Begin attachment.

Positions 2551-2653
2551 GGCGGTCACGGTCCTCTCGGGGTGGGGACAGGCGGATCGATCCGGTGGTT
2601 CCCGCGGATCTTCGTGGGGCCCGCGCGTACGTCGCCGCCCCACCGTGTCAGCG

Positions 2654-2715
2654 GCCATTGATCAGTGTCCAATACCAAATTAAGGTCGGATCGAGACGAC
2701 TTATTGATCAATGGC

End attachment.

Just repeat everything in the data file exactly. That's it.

Positions 2551-2653
2551 GGCGGTCACGGTCCTCTCGGGGTGGGGACAGGCGGATCGATCCGGTGGTT
2601 CCCGCGGATCTTCGTGGGGCCCGCGCGTACGTCGCCGCCCCACCGTGTCAGCG

Positions 2654-2715
2654 GCCATTGATCAGTGTCCAATACCAAATTAAGGTCGGATCGAGACGAC
2701 TTATTGATCAATGGC